Farther and Deeper
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FARTHER AND DEEPER. AKA and see "Further in the Deeper (The)," "Merry Black Lad (The)." Irish, Jig (6/8 time). Ireland, County Donegal. A Dorian. Standard tuning (fiddle). AABB. Caoimhin Mac Aoidh (1994) retells the John Doherty tale of a Donegal piper who responded to a challenge to explore a cave outside Glenties which had never been fully explored, and from which men who sought to plumb its depths never returned. The piper decided to take along his pipes and dog, and the next morning, with the townspeople gathered outside the cave mouth, he entered playing his pipes all the while with his dog at his side. The townspeople kept vigil for a time, then appointed a guard to wait should the piper emerge. They heard his pipes skirling for three days, growing more and more faint until they could be heard no more, and, although they kept watch for several weeks, no sign was ever seen or heard again of the piper. The dog, however, emerged some weeks later from another cave, without its skin (this aspect is quite specific in the motif, according to Mac Aoidh). The tune the piper played was well-remembered by the townsfolk, who called it "Farther and Deeper" in memory of the event. A similar story is attached to the march "Piper in the Cave (The)."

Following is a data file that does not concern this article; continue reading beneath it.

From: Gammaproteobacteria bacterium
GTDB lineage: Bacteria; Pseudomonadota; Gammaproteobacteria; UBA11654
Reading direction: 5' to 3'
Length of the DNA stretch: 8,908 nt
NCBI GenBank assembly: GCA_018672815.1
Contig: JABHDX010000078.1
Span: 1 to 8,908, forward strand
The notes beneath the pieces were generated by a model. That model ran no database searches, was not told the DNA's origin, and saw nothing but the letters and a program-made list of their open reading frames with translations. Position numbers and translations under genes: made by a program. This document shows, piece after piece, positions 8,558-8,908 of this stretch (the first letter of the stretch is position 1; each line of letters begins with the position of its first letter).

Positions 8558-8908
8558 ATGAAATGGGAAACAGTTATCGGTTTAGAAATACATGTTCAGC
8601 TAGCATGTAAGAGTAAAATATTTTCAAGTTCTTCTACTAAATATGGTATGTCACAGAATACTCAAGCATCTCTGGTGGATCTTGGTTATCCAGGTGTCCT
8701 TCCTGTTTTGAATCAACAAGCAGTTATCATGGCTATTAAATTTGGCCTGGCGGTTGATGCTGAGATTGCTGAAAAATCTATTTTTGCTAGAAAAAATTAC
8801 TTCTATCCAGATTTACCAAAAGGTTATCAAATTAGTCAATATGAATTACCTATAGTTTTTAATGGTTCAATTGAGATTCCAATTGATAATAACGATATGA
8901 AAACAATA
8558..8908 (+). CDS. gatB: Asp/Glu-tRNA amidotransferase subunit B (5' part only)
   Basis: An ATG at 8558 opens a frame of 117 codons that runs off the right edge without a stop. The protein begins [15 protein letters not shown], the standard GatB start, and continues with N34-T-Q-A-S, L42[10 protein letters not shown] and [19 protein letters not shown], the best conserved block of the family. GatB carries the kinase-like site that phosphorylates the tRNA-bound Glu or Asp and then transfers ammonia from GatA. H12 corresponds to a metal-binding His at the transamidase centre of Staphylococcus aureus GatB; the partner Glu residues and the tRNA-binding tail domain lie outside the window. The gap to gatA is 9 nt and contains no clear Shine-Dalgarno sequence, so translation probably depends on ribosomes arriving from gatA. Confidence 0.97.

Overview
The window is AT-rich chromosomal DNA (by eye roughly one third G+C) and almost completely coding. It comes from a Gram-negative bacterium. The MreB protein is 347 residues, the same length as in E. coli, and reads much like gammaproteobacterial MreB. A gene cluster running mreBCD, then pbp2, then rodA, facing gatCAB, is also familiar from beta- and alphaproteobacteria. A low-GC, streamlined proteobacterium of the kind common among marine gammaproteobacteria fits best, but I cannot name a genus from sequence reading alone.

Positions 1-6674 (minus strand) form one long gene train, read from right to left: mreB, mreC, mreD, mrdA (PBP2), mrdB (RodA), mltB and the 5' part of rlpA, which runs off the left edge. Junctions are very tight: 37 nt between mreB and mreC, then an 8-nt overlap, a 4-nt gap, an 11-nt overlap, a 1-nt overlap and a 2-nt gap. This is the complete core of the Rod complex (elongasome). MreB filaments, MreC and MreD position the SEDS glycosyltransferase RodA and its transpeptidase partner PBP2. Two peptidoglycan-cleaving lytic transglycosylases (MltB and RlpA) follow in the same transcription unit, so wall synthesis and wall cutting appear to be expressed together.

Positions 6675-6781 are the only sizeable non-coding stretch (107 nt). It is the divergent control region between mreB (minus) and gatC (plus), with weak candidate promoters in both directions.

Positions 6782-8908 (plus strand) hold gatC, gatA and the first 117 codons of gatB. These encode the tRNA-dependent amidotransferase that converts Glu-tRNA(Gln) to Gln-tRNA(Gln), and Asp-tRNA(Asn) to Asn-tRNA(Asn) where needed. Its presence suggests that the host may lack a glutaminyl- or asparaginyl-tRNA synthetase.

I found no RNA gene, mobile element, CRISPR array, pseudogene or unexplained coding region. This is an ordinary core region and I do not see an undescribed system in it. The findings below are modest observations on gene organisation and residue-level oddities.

Despite the appeal of the local story, the tune is Scottish in origin and is a version of the pipe jig "An Gille dubh sùgach" "Merry Black Lad (The)," published by Glasgow piper, pipe teacher and pipe-maker William Gunn in his Caledonian Repository of Music Adapted for the Bagpipes (1848).
Source for notated version:
Recorded sources: CCF 31, John Doherty - "The Floating Bow."
See also listing at:
Alan Ng's Irishtune.info